The American Dream and varieties of national self-esteem

Replant the American Dream
When I lived abroad, Thanksgiving was always my favorite holiday. It was a chance to scrounge up a turkey, gather foreign and American friends, and celebrate what America represented to the world. I liked to give a sentimental toast when the turkey arrived at the table, and more than once I had my foreign guests in tears. They loved the American dream as much as I did.

I don't think Americans realize how much we have tarnished those ideals in the eyes of the rest of the world these past few years. The public opinion polls tell us that America isn't just disliked or feared overseas -- it is reviled. We are seen as hypocrites who boast of our democratic values but who behave lawlessly and with contempt for others. I hate this America-bashing, but when I try to defend the United States and its values in my travels abroad, I find foreigners increasingly are dismissive. How do you deny the reality of Abu Ghraib, they ask, when the vice president of the United States is actively lobbying against rules that would ban torture?

David Ignatius is probably wrong on both counts. The perception of America around the world is much more complicated than oppinion polls show. I think it was Thomas Friedman who suggested that if Al Quaeda opened a recruiting office in Baghdad next to a place giving free visas to the US, their offices would be emptily staring at the long snaking lines of visa applicants.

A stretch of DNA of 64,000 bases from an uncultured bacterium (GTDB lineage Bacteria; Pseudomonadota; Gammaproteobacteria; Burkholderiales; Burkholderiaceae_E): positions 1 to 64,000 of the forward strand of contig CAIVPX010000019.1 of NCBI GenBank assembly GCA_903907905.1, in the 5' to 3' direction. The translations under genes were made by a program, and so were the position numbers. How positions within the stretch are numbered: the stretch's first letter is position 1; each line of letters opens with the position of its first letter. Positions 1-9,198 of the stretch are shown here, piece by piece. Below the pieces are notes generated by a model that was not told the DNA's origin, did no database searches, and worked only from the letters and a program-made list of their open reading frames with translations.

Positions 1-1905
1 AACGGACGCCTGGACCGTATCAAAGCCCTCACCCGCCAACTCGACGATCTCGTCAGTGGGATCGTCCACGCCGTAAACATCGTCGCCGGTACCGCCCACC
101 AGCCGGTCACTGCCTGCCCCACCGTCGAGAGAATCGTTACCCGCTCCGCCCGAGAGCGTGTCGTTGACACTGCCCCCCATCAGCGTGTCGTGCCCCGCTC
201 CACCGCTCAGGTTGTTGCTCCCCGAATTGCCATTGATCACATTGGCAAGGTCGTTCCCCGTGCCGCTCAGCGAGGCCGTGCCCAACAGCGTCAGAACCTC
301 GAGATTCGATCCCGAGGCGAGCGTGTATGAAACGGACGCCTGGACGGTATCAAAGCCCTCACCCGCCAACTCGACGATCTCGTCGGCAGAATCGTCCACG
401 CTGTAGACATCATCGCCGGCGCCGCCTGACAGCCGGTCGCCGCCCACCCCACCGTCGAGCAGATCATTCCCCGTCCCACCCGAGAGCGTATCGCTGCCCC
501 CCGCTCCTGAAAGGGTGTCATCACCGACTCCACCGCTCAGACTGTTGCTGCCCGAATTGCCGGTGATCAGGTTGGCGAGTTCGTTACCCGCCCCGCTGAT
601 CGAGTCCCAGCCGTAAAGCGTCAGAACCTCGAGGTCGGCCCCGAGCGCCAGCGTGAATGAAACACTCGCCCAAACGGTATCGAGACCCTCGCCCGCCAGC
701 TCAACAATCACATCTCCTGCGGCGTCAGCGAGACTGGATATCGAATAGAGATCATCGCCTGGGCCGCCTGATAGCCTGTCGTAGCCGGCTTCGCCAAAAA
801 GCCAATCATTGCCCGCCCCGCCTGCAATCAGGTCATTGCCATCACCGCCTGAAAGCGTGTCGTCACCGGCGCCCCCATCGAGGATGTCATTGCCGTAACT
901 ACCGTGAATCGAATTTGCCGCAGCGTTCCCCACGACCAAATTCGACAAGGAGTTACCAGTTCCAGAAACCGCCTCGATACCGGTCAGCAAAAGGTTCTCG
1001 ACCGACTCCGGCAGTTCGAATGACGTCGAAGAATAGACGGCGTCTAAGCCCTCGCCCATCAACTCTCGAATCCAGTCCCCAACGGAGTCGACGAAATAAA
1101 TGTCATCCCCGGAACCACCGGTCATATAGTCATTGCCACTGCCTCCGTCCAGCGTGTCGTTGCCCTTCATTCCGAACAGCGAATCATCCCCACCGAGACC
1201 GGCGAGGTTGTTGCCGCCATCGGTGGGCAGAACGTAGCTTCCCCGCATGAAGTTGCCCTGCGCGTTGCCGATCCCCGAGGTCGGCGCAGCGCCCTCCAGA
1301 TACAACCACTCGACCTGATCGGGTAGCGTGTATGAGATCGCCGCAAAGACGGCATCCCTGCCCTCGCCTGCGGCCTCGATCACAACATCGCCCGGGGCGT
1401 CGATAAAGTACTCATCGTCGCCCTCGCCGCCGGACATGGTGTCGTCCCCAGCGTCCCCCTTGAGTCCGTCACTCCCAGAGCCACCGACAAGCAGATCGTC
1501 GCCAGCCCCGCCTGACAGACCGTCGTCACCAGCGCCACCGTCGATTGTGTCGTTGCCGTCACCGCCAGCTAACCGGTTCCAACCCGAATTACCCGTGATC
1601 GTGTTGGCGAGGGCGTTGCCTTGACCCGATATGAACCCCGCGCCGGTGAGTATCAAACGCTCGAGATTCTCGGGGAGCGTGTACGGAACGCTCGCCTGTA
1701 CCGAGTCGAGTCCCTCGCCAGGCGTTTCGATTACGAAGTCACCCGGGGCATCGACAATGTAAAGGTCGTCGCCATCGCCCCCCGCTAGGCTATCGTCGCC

Their American dream, of course, is very different from that of Ignatius. It is one of functioning infrastructure but also of association with prestige. All countries in the world are in a certain symbolic (and some practical) senses vassals of the USA. They watch American narratives on film, assert their allegiance to the American ideal through their clothes and the study of English. America defines not only what is in or out in fashion but also in humanity. In 'Short Circuit 5' the little robot who thought, felt and loved only declared his humanity upon obtaining a US passport. The American way of life is the ultimate in human life. (Of course, the actual ideal derrives from some more broadly Western enlightment idea and quite a bit of intellectual infrastructure but most of that is presented to the world through the filter of American narratives.)

This of course dehumanizes entire populations (sometimes even explicitly). When a particular way of life is seen less valid than another people engaged in it have limited options. They can define themselves as striving for the officially valid life or they can reject that life. Of course, the real situation is never as sharply defined due to the complex nature of personal and group identity but from a certain level of magnification, it is not an unuseful (it's my blog I can waffle) way of looking at things.

British (and generally European) attitudes to Americans are particularly telling in their ambivalance. On the one hand, America is seen as an example of a power that keeps the world order but individual Americans are viewed with derision (a recent visit to Pizza Express uncovered a menu item called 'American pizza' described as strong and simple - surely a code for 'fat and stupid' but the 30-years-old Dr Strangelove might be even a better example). Now this attitude is more reminiscent of Asterix than anything else and it wouldn't surprise me if there was plentiful evidence of similar attitudes in the real historical record of the vassals of the Roman Empire.

In short, the former admiration and subsequent fall from grace of the American dream might actually both be an illusion. Both were always present in the collective psyche of the non-US world and the only change that is happening is that in the prevailing discourse.